mad woman

How you feel inside when your boss comments on your body.

photo: Istock

Body-shaming is an awful, revolting behavior occurs at the gym, at the doctor's office, and even at work.

And while fat- or body-shaming is a form of discrimination, it's (sadly) technically not illegal.

And it happens way more often than you think.

I spoke with eight women who shared their stories of comments their bosses made to them about their appearances. I would say "inappropriate comments their bosses made," but really, almost every comment about someone's appearance at work is inappropriate. Let's all just keep our opinions to ourselves from now on, shall we?


My old boss at a privately owned publication would often make comments about women and their appearance, though usually directly to other men in the office. One time however, we were in a meeting (I'm the only female in the room, and about 25 years younger than everyone at the table) and he begins to make fun of my tattoos (which there was no policy against) and how much makeup I wear, saying things like ‘damn, that’s a lot of shit on your face,’ etc. He also once pulled me around an event that the company hosted, introducing me to potential investors, advertisers, etc., and made a few suggestions that if they came in with us, they'd get to work with ‘that,’ and hitches a thumb toward my chest. He also made several uncomfortable suggestions about my female colleagues and some of the chefs we worked with.
 Anonymous, 28


My former boss, who I hold very dear in my heart — NOT — was for some reason always concerned about everyone's dietary lives. So somehow she found out that I was doing this two-week diet, and one day the company brought in cupcakes to work. Unfortunately, she saw that I grabbed one. In front of the WHOLE cafeteria, she literally yells, ‘oh my god, don't eat that — you are going to get fat! Aren't you on a diet?’ Needless to say, I’m glad I got rid of her.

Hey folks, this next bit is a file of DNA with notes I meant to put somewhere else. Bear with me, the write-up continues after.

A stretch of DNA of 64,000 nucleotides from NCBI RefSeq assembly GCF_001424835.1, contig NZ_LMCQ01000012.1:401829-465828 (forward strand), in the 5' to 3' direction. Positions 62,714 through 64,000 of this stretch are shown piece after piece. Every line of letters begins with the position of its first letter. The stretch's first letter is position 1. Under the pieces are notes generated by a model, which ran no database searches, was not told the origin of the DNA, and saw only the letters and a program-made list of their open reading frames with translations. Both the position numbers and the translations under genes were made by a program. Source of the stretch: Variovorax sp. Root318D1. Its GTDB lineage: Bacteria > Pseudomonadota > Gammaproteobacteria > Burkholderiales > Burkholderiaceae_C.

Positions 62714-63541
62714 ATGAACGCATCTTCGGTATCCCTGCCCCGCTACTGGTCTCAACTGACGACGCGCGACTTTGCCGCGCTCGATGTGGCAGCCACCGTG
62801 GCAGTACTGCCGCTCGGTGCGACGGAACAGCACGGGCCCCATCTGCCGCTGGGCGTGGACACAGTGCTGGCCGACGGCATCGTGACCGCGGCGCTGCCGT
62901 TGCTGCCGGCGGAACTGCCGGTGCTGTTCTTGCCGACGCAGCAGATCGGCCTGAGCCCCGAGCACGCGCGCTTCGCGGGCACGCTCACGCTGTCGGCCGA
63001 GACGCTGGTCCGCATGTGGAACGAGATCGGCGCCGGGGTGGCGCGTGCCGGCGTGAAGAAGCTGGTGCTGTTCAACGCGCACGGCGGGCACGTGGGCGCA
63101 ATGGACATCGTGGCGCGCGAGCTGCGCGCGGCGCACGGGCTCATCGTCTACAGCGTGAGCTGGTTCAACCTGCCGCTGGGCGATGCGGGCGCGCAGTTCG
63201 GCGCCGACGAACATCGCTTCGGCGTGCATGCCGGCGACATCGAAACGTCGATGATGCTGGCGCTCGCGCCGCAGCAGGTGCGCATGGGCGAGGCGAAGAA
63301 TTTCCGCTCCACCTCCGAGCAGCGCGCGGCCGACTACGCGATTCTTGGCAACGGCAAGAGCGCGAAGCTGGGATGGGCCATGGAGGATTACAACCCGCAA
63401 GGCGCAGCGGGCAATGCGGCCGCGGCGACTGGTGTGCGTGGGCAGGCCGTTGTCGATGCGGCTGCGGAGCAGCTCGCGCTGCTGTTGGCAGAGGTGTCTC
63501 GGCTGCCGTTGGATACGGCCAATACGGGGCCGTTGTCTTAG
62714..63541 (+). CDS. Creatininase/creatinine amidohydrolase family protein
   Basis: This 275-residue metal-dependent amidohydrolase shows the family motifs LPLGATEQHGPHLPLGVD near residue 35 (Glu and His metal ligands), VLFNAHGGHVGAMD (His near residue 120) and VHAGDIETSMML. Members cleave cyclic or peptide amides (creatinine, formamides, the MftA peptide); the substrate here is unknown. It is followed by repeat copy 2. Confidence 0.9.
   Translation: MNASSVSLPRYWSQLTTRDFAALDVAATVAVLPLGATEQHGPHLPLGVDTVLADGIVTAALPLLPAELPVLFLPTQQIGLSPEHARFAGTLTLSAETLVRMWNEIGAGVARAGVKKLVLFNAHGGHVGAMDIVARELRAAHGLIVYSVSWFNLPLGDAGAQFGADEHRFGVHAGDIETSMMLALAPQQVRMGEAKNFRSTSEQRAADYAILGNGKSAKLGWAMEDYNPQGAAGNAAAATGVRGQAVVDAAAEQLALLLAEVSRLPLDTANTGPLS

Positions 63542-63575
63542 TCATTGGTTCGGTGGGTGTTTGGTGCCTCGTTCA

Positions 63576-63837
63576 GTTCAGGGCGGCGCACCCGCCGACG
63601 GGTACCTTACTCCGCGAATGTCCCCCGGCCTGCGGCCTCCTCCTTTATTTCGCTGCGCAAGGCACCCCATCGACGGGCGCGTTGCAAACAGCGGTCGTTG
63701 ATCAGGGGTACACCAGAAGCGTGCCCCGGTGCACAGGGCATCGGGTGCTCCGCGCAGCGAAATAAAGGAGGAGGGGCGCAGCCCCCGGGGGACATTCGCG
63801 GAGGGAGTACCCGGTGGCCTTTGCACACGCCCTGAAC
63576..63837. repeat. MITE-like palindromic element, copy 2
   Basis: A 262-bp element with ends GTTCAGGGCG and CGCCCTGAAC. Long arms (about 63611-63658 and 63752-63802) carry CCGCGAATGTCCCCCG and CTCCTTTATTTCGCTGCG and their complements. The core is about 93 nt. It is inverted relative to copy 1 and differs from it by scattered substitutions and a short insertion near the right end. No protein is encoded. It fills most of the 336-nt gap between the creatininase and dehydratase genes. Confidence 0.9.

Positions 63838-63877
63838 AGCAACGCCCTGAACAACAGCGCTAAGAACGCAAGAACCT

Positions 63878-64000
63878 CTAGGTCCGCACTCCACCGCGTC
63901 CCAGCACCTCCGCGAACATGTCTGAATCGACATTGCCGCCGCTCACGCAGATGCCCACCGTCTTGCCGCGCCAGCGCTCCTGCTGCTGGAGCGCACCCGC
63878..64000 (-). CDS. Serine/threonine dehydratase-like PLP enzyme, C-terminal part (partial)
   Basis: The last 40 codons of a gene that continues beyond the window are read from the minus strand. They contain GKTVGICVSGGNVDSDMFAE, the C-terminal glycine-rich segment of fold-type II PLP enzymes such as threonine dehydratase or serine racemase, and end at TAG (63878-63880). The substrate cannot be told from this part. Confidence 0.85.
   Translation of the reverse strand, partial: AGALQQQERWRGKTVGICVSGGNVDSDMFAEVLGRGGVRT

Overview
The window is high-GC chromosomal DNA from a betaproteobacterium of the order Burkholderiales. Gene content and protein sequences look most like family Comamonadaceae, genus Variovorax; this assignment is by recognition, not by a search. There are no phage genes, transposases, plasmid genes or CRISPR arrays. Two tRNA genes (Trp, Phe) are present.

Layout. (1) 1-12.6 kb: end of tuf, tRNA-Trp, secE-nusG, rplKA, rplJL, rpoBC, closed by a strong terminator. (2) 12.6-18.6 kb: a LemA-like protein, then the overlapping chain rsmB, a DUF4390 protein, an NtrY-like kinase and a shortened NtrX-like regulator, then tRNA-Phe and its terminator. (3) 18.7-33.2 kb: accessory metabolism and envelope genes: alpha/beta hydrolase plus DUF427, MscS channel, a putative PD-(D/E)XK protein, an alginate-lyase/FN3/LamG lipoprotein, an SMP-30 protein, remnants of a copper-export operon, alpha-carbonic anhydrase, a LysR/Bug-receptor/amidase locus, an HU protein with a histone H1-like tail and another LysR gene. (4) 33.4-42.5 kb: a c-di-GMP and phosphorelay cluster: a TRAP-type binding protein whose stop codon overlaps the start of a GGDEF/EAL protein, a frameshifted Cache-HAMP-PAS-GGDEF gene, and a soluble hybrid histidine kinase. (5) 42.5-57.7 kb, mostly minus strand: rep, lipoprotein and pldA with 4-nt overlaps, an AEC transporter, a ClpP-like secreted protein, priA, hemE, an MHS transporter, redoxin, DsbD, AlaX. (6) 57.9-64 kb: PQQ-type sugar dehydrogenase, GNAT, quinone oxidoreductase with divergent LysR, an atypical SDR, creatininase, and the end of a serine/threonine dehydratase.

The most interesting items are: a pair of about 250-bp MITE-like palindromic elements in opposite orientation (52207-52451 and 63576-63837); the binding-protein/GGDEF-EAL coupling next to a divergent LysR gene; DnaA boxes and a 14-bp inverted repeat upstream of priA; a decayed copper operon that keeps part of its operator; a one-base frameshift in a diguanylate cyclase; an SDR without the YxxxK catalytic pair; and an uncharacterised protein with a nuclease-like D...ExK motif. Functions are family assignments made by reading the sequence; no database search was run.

Daniela, 22


My old boss would always make comments about my lunch choices/diet. My skin... My nails don't look good... I don't dress feminine enough... Good times.

 Anonymous, 27


I once had a boss who was obsessive about food and weight. He would always look at what we were eating and tell us it's poison, or ‘do you know how many calories that is?’ He would openly make fun of clients’ weights in front of us, and got on this kick about how the entire team should only wear black because it is slimming. He gave one girl an especially hard time and everyone knew it was about her weight.

 Emily, 29


I worked for a woman (in her home), ironically, for a female-empowerment website. It wasn't one thing, just a lot of little things. She would constantly make comments about what I wore, my makeup. One Monday after I had gotten a facial over the weekend, she went on and on about how much better my skin looked.

 Sarah A., 30


Years ago, I worked with someone — a highly respected woman — who made all sorts of inappropriate comments about my body. Once, she looked at my ID and at the time, I had blonde hair. She said, ‘You look like a little slut from New York.’ This was supposed to be hilarious.

Another time, she told me to ‘stop dressing like a Kardashian,’ because I wore long body con dresses to work sometimes. I'm short, but I have big hips, and a butt. It wasn't my outfit she found unacceptable, it was my body. It was me.

 Anonymous, 23


I had a boss in New York City who told me to dress more girly and to wear some heels. Because if he could walk in heels, I certainly could. It made me feel kinda terrible.

Cat Goldberg, 27


I had a boss with all kinds if eating issues that she used to project onto her staff. One day, I happened to be eating a salad at my desk when she came past and said, ‘You know, you spend WAY too much time eating every day.’ She also used to passive aggressively say that she never ate during the day, and dedicated all of her time to working instead.

The last bit was absolutely, 100% untrue, as she used to sit in meetings and eat bags and bags of Amy's cookies. She would also try and stop people eating on business trips and make passive aggressive remarks if she thought there was too much food on your expense reports. One of my coworkers had to go as far as making covert restaurant reservations on trips to make sure that she actually got at least one decent meal per day.

Oh, and she once yelled at someone in a meeting for offering her a bagel. Glad I don't work there anymore.

— Joanna, 29